Everglades Fire Grows to 7,000 Acres
Contact: Bridget Litten, 304-242-7714
Contact: Rick Anderson, 305-546-9358
A fire, most likely human-caused, in Everglades National Park will be fully suppressed according to park superintendent Dan Kimball, due to its proximity to two populations of a federally listed endangered species—the Cape Sable Seaside Sparrow.
The Cape Sable Seaside Sparrow was among the first group of species listed as endangered by the US Fish and Wildlife Service in March 1967. "Our highest priority, as always, is firefighter and public safety, but we need to ensure that the habitat of the endangered seaside sparrow is protected," said Kimball.
The Mustang Corner Fire, estimated to be 7,000 acres in size, was first reported Tuesday morning south of Chekika, a recreation area in east Everglades. With winds out of the east, this wind-driven fire is burning into the interior of the park and is threatening no structures. The fire is burning predominantly in sawgrass, but due to the low fuel moistures, the hardwood hammocks are also burning.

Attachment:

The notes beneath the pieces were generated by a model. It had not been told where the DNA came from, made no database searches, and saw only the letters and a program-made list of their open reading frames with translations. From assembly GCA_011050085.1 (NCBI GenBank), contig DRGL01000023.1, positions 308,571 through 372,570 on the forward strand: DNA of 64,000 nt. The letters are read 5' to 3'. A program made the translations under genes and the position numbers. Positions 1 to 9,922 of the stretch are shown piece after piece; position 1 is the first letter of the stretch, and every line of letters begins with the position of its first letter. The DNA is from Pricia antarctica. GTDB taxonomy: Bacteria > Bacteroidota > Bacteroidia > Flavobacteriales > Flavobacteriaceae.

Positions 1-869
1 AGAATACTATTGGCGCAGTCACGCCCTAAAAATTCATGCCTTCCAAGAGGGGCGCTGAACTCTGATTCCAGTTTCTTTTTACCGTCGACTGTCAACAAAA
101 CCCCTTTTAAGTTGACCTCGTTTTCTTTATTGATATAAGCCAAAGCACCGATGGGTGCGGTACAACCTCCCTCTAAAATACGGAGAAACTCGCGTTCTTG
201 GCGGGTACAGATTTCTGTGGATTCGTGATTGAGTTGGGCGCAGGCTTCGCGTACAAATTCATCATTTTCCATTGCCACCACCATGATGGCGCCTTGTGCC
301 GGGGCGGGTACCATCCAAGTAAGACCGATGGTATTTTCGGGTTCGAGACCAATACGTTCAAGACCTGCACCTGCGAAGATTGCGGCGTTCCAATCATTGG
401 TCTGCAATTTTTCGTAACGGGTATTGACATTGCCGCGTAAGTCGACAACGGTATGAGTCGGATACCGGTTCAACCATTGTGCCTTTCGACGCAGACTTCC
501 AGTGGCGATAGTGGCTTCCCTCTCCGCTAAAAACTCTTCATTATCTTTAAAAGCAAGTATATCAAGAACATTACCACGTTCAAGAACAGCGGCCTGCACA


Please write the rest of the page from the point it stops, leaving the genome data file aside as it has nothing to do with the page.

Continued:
Currently assisting in the suppression efforts are firefighters from the National Park Service, US Fish and Wildlife Service, and the Florida Division of Forestry; one single-engine air tanker (SEAT); and two helicopters.
Did You Know?
The “high and dry” tree islands of the Everglades are called tropical hardwood hammocks. The park marks a significant edge of the northern limits of many subtropical plants and the southern limits of many temperate plants. This provides quite a unique and beautiful landscape.